In contrast, for the zwitterionic coatings based on the statistic amphiphilic copolymers SB(+/−) and PC(+/−), no significant protein adsorption was observed in the FCS experiments. This confirms that these zwitterionic coatings indeed strongly reduce protein adsorption. The effective suppression of protein adsorption by the zwitterionic polymer coatings PC(+/−) and SB(+/−) is in agreement with previous reports [69]. On the other hand, the coating based on the zwitterionic polymer PMAL(+/−) was less effective in reducing the adsorption of HSA and Tf. In SB(+/−) and PC(+/−), the ionic moieties are close together, separated by only two methylene units; however, in PMAL(+/−), they are in different sidechains of the polymer backbone. In addition, the ionic species contributing the negative charge are different, phosphate and sulfonate in PC(+/−) and SB(+/−) vs. carboxylic acids in PMAL(+/−).
Since protein adsorption strongly affects the interactions of NPs with cells, as a next step we tested for these interactions in a set of experiments.

2.5. Cell Viability and Uptake

First, cell viability in the presence of the different NPs and coatings was evaluated with the resazurin assay (Supporting Information, Figure S12), similar to previous reports [40,70,71]. Cytotoxicity can be due to the release of cytotoxic components of the core (e.g., Cd2+ in the case of QDs, including core-shell QDs [72,73]) that can be reduced by a suitable coating [74]. On the other hand, coating ligands can also contribute to the cytotoxicity of NPs, a prominent example being the cetyltrimethylammonium bromide or chloride ligands on some gold nanomaterials [75,76]. Cell viability assays are an essential complement to NP uptake studies by cells, as there is a mutual influence. In case of high cellular uptake of NPs, cytotoxic effects may be higher. In turn, in case of high toxicity, cells are severely impaired up to cellular death, which in turn would reduce further uptake of NPs.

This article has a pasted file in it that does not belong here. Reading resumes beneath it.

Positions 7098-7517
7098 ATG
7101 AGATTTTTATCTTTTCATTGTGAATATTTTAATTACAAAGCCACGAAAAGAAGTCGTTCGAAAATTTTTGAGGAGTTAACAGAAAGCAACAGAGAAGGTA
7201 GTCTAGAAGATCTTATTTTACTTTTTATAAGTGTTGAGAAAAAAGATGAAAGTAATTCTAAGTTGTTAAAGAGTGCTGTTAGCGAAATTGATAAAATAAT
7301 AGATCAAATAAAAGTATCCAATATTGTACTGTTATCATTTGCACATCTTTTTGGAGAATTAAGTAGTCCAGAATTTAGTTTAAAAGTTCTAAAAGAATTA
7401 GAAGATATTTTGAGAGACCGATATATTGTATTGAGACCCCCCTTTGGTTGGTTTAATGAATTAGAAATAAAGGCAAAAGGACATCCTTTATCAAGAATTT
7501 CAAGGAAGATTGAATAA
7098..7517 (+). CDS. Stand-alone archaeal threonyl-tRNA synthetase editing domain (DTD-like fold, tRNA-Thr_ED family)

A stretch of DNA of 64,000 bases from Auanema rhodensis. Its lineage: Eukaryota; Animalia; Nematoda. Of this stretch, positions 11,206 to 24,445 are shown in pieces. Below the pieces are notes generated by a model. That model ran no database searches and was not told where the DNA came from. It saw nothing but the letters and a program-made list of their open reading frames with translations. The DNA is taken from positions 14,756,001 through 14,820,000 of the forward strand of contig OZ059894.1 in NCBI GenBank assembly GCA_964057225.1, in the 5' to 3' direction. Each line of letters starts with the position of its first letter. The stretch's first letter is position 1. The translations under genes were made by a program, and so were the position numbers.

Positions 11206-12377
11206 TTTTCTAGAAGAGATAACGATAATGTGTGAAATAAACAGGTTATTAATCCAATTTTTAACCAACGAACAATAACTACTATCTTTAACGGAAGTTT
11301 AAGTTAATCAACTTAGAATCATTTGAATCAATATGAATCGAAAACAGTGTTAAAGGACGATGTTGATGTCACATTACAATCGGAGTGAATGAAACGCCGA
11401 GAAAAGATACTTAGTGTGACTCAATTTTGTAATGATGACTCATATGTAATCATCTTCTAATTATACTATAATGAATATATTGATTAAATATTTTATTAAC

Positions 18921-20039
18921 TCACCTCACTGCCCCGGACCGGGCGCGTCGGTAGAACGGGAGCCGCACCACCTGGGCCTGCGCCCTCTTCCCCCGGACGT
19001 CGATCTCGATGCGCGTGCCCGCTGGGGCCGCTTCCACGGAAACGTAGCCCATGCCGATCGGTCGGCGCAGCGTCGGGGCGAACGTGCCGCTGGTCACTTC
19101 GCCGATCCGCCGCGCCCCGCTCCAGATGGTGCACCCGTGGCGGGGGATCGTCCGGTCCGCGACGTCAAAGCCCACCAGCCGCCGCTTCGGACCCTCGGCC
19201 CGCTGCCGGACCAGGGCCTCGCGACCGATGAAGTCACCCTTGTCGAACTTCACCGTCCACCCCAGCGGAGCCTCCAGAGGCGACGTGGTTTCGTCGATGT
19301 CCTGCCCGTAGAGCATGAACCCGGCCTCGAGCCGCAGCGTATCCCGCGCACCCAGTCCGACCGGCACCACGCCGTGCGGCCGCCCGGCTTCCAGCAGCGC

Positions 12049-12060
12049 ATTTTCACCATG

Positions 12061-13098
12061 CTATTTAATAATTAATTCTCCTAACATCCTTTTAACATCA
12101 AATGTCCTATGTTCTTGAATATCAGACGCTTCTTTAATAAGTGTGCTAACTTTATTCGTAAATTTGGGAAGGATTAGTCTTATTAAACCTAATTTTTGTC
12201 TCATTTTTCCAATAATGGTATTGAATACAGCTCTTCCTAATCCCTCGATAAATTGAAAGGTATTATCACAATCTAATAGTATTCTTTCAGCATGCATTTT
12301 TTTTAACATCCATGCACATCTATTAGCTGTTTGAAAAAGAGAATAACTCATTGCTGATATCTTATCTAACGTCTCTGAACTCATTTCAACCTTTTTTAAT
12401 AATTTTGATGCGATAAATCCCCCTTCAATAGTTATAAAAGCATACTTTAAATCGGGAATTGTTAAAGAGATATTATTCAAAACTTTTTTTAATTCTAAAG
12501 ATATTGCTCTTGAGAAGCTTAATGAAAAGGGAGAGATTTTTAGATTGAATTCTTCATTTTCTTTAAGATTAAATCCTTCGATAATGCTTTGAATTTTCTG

In the case of the Au NPs within the investigated range of NP concentrations cNP, no reduction in the viability of HeLa cells was found except for the case of Au NPs (5 nm) coated with PT(+) at the highest used concentration. In the case of QDs, the highest used NP concentrations reached a level where viability was reduced. This was again the case for the PT(+) coating and also for PMAL(+/−). This is in line with suggestions that positively charged NPs can have a stronger effect on cellular viability than other NPs with different coatings [77,78], although there are also contradictory reports in the literature [79].
The cellular uptake of the different NPs and coatings was determined with inductively coupled plasma mass spectrometry (ICP-MS)-based elemental analysis. Note that we assumed that NPs found in cells were endocytosed NPs, and that the amount of NPs adherent only to the outer cell membrane plays no significant role after washing of the cells before ICP-MS analysis.
For the QDs, a number of control experiments was performed with flow cytometry utilizing their fluorescence emissions. All procedures are described in detail in the Supporting Information (Supporting Note S10). Figure 8 summarizes the uptake after 24 h for different conjugates (core and coating) and varying conditions such as concentration and the presence or absence of fetal bovine serum (FBS) supplement (i.e., serum proteins). In line with previous findings, NP uptake without the presence of FBS was found to be higher than in FBS-supplemented conditions (see also the Supporting Information, Figures S13 and S14 for the complementary experiments) [80,81].